After some self-exploring and a wardrobe change, I hit the town again. Only this time, I was alienated. I was still “too pretty” for the girly girls. It was back to the drawing board. We switched the flip. I went all girly on myself. I wasn’t ready for heels or a dress, but there was a skirt and a halter top involved. Mascara and lip gloss as well. I felt uncomfortable at first, but the liquid courage helped put things into perspective. I was on a mission. I was getting a lot of attention. Unfortunately, it wasn’t the kind of attraction I was looking for. Every two minutes there was a different guy lined up offering to buy me drinks. I wasn’t sure if to laugh or cry. I thought of the superficiality of it all, attracting someone based on your personal appearance when that’s just one shade of what makes you. Then again, how are the girls I was trying to attract any different than the guys? I was hoping they would notice me and like what they saw physically in order to approach me. It’s only after all of this that I came to a realisation.
Yes, I’m single but I’m not desperate.
Desperation is an emotion that would cause you to let go of who you are to get what you want.
For a second there I had forgotten how truly amazing I was as myself. As a person. Not solely a body or an outfit but a human being.
I am weird. I am different. I dress funky. I wear men’s shirts with girls’ tops underneath. I wear my hair out. I might or might not use mascara depending on the mood I’m in but none of that takes away from who I am as a person. We are still so judgmental of a person’s ‘cover’. What you see on the outside is but a glimpse of a person’s true beauty.
I agree that physical attraction is important but that is sometimes overshadowed by our assumptions. I’m sure a ton of ladies have felt attracted to me but because they thought I wouldn’t be their type or they weren’t mine, I never got the signal.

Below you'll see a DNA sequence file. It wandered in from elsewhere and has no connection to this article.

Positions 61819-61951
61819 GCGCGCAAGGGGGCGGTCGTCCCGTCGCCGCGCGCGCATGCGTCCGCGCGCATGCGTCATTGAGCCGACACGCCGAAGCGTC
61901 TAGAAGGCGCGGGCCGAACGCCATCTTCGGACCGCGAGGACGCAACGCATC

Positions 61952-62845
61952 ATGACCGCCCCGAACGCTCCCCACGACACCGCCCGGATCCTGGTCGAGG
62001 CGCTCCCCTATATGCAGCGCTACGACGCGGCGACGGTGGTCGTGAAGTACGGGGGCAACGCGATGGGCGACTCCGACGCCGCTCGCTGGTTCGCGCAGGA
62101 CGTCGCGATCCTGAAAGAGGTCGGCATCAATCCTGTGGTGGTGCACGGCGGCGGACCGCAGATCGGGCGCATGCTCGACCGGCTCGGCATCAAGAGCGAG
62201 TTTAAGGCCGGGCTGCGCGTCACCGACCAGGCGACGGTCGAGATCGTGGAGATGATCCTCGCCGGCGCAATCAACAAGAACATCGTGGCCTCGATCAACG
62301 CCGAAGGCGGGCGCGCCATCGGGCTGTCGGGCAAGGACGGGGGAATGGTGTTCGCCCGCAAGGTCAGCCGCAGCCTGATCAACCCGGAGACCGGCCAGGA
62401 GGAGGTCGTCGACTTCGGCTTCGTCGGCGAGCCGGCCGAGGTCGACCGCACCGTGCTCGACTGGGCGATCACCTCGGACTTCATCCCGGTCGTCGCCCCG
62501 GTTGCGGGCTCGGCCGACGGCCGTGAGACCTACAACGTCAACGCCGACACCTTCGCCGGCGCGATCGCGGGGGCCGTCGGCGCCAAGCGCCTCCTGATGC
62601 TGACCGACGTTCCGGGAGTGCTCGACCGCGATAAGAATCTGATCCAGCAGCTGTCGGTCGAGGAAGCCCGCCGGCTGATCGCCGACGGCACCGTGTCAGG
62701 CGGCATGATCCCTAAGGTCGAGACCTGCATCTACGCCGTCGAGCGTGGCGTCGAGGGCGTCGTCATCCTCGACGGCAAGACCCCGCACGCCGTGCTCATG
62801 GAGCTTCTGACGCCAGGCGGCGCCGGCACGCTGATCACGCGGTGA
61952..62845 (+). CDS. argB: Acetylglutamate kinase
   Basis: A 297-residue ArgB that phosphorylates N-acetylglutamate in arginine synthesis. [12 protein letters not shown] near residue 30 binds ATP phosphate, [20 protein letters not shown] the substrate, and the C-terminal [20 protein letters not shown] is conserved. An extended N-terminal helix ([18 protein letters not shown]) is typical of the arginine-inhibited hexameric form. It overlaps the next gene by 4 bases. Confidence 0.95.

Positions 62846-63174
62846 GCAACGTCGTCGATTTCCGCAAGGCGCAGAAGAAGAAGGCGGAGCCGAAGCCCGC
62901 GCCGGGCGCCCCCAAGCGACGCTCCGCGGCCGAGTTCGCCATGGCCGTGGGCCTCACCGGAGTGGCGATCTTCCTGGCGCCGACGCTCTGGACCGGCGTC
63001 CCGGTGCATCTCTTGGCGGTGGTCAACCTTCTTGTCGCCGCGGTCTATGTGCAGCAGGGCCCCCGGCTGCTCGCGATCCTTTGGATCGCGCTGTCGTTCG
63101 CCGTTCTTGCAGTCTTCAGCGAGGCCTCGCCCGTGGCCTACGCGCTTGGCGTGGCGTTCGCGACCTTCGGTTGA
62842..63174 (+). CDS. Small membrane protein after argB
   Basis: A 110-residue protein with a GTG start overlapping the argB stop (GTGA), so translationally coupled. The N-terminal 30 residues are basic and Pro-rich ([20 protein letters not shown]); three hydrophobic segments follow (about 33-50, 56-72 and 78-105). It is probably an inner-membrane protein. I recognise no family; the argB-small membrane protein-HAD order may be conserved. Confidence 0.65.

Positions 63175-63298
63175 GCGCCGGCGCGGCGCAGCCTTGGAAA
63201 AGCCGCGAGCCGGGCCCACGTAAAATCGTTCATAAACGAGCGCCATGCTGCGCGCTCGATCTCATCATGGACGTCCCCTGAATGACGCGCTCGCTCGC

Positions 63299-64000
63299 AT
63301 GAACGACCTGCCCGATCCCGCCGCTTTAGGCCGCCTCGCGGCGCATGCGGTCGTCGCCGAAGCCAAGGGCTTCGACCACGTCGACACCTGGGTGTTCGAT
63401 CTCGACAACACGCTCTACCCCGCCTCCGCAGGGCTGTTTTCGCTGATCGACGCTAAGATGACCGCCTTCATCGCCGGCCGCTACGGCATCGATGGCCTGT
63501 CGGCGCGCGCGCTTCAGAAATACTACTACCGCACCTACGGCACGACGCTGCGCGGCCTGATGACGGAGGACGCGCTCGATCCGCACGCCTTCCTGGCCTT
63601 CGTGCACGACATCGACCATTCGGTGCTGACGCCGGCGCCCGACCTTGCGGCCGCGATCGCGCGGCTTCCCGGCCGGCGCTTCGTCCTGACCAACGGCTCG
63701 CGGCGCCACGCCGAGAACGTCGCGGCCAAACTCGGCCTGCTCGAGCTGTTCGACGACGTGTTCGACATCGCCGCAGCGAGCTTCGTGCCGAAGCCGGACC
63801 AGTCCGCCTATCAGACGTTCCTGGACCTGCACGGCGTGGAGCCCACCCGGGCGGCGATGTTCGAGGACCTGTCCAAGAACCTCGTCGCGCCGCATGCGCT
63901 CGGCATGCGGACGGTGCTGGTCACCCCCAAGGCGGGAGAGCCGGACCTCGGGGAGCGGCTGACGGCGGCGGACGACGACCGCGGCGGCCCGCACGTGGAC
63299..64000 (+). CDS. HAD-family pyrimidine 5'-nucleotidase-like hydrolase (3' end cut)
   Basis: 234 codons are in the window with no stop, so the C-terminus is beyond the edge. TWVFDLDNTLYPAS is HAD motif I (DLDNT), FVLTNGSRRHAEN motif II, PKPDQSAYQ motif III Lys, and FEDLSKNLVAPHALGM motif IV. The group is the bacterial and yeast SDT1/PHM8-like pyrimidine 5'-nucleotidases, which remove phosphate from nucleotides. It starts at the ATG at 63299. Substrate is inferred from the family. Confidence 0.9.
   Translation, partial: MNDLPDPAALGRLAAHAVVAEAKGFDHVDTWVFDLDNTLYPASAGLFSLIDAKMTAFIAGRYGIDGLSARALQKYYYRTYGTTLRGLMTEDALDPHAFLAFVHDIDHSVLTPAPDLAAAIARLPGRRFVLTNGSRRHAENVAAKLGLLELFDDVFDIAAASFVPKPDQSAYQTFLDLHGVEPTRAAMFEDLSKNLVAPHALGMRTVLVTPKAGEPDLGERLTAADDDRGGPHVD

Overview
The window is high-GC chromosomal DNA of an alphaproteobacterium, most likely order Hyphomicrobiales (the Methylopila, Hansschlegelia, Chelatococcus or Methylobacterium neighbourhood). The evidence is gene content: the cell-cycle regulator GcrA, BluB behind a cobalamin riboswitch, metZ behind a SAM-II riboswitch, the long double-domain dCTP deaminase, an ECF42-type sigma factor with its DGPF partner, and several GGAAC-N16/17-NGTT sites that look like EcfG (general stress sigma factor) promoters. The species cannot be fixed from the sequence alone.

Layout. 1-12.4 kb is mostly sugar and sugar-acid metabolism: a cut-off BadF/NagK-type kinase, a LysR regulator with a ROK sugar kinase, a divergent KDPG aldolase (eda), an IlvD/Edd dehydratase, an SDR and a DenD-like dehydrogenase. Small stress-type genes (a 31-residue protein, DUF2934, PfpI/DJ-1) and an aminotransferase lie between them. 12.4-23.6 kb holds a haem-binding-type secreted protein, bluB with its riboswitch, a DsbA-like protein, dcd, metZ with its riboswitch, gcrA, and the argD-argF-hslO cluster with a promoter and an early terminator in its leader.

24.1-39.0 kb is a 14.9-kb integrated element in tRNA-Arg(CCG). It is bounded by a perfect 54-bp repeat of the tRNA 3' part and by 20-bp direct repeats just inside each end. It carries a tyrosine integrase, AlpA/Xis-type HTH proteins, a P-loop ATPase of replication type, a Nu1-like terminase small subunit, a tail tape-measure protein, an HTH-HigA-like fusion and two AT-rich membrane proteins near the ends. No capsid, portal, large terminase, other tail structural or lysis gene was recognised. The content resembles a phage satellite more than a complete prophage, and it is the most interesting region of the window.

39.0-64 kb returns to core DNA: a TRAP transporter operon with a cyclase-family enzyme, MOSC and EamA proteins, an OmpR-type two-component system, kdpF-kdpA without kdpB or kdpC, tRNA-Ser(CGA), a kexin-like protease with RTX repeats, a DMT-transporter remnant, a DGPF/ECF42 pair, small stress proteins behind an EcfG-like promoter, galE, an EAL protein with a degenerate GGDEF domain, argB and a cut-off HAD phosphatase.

I’ve decided to just be me even if that means being alone for the time being. I feel sexiest when I am comfortable in what I wear and I shouldn’t compromise who I am for anyone. It’d be beautiful if we could live in a world where we could just go up to someone we like and be like “Hey, I like you and I’d like to get to know you better. If you’d like to get to know me too could I get your number?” Instead, we insist on playing these games of catch and release.
After watching a series episodes from Amber’s Closet, I finally understand what it is to be a STEM and I realise this is much bigger than me. I am part of a subculture of lesbians. And it’s okay. I won’t be shamed or bullied into fitting in a box. If girls don’t get me, that’s ok. Eventually, one will show up who will give me the opportunity to show her everything I am and can be and when they see her with me they’ll say “Damn, she’s lucky”.
For more on coming out check out Things I Wish I Had Told You Before You Came Out, Sexual Health for WSW in Nigeria and Coming Out to My Doctor and Ethiopian and Lesbian: Here is my Coming Out story. Check out this post about lesbian rules that people need to break!
Also read this charming short story called The Children who started the fire.